Oral Presentation The Joint Annual Scientific Meetings of the Endocrine Society of Australia and the Society for Reproductive Biology 2017

Metabolic and reproductive abnormalities in mice with impaired skeletal-mTORC1 function mirror a dietary restriction phenotype (#82)

Pawanrat Tangseefa 1 2 , Sally K Martin 1 2 , Vicki Wilczek 1 2 , Paul Baldock 3 , Christopher G Proud 4 5 6 , Stephen Fitter 1 2 , Andrew CW Zannettino 1 2
  1. Adelaide Medical School, Faculty of Health and Medical Science, The University of Adelaide, Adelaide, SA 5005, Australia
  2. Cancer Theme, South Australian Health and Medical Research Institute, Adelaide, SA 5001, Australia
  3. Skeletal Metabolism Group, Garvan Institute of Medical Research, Sydney, NSW 2010, Australia
  4. Nutrition & Metabolism Theme, South Australian Health and Medical Research Institute, Adelaide, SA 5001, Australia
  5. School of Biological Science, Faculty of Science, The University of Adelaide, Adelaide, SA 5005, Australia
  6. Department of Biochemistry and Genetics, School of Medicine, Zhejiang University, Hangzhou 310058, People’s Republic of China

Dietary restriction (DR) improves whole-body metabolism, extends lifespan and reduces reproductive function. While the mechanisms leading to these profound physiological changes remain to be elucidated, suppression of mammalian target of rapamycin complex 1 (mTORC1) is thought to play a critical role. The skeleton has recently emerged as a critical endocrine tissue that regulates glucose and energy metabolism and male reproductive function, via release of the bone-specific hormone osteocalcin (OCN), suggesting that suppression of mTORC1 in the skeleton could play a crucial role in the physiological responses to DR.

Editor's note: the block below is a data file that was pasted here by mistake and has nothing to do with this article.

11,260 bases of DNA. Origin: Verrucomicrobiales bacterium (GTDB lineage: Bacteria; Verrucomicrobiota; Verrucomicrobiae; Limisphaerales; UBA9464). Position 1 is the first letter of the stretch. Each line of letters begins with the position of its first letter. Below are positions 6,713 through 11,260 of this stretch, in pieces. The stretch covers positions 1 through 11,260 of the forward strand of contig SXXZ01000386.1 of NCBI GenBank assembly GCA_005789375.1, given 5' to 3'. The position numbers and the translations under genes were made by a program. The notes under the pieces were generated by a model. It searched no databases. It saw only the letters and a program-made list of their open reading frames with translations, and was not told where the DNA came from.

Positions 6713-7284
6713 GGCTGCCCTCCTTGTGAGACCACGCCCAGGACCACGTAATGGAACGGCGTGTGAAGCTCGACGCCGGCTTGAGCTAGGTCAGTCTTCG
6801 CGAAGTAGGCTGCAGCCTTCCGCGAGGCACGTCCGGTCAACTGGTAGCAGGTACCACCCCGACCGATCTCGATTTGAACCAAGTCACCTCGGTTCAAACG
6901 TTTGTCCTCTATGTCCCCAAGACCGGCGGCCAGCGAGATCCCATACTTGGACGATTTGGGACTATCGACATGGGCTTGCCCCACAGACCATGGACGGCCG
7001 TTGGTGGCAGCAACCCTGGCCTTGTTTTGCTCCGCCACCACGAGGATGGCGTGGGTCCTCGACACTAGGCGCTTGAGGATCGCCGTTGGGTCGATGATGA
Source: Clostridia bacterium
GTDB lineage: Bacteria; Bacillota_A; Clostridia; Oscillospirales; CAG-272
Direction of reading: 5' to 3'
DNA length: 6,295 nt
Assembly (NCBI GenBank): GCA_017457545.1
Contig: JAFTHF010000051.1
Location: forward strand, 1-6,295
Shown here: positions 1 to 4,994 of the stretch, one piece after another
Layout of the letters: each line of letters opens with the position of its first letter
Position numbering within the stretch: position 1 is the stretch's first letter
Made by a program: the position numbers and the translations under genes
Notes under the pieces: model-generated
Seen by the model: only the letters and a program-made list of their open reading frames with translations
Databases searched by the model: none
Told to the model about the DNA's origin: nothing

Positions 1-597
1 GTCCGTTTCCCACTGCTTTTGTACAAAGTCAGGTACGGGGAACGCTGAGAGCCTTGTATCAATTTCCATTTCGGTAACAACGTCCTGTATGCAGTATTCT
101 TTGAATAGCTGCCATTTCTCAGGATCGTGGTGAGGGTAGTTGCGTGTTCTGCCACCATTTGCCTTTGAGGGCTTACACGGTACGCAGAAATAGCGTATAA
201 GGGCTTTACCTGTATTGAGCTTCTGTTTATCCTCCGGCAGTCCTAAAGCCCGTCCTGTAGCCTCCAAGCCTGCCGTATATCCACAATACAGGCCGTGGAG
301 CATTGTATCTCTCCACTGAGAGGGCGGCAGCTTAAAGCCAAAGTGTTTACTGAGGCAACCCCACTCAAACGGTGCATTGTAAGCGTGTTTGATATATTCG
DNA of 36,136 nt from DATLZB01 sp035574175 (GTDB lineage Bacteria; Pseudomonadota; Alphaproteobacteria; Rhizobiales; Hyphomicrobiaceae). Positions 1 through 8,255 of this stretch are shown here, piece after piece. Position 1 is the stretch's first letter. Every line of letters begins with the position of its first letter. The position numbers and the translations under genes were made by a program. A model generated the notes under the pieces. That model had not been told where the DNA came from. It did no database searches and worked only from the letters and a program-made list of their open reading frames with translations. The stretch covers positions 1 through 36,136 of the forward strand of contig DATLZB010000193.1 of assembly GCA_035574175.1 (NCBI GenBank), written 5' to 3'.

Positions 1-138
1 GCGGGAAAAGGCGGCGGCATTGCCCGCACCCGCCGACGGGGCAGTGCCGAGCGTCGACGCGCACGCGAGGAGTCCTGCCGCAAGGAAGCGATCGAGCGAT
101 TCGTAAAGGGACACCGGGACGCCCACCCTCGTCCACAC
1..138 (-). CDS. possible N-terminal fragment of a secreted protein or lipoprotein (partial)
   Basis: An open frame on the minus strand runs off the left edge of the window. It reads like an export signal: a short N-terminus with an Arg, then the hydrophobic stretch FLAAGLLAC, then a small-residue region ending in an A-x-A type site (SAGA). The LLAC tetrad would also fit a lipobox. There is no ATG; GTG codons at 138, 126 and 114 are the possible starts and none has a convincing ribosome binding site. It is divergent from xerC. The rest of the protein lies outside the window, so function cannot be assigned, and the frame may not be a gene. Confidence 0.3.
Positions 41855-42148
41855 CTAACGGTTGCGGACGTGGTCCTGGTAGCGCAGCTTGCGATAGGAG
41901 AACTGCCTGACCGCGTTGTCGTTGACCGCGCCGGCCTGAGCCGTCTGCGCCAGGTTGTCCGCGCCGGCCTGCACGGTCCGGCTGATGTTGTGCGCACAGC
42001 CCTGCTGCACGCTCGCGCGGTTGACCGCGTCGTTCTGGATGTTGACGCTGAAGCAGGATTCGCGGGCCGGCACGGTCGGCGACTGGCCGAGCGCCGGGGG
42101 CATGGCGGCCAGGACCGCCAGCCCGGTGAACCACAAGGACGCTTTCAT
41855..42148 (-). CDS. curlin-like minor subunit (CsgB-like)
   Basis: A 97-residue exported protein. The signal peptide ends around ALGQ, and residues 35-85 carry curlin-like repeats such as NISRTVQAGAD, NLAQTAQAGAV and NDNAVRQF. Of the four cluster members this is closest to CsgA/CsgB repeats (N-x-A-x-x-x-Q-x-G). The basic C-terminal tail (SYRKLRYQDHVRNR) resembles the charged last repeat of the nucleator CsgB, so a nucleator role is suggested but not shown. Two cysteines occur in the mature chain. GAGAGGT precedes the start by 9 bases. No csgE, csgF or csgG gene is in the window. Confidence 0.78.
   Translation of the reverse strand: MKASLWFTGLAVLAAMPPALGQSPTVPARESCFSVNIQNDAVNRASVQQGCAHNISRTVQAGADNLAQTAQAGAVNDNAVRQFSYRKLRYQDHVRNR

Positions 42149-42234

To investigate the role of skeletal-mTORC1 in modulating glucose metabolism and male fertility, we generated mice in which raptor, an essential component of mTORC1, is specifically deleted in osteoblasts (RaptorOB-/-). RaptorOB-/- mice are significantly smaller than controls, are osteopenic, have increased bone marrow adipose tissue (MAT) and reduced serum OCN levels. Compared to controls, serum adiponectin levels are significantly elevated in RaptorOB-/- animals, while leptin levels are reduced. Serum triglyceride levels are also significantly reduced in RaptorOB-/-, while free fatty acid levels are elevated. Importantly, despite being hypoinsulinemic, RaptorOB-/- have significantly lower fasting glucose levels, suggestive of insulin hypersensitivity. Consistent with this, insulin and glucose tolerance tests have revealed that RaptorOB-/- mice have improved glucose tolerance, enhanced insulin sensitivity and elevated insulin secretion. Furthermore, the reproductive function of RaptorOB-/- mice is significantly impaired, as evidenced by reduced circulating testosterone levels and sperm counts. Collectively, our results demonstrate that physiological changes associated with DR (e.g. elevated MAT and circulating adiponectin levels, reduced leptin and triglyceride levels, improved glucose metabolism and impaired male reproductive function) are mirrored in RaptorOB-/-mice, which suggests that skeletal-mTORC1 signalling is critical in mediating cellular responses to DR. These data highlight an essential role for the skeleton in monitoring global nutritional status.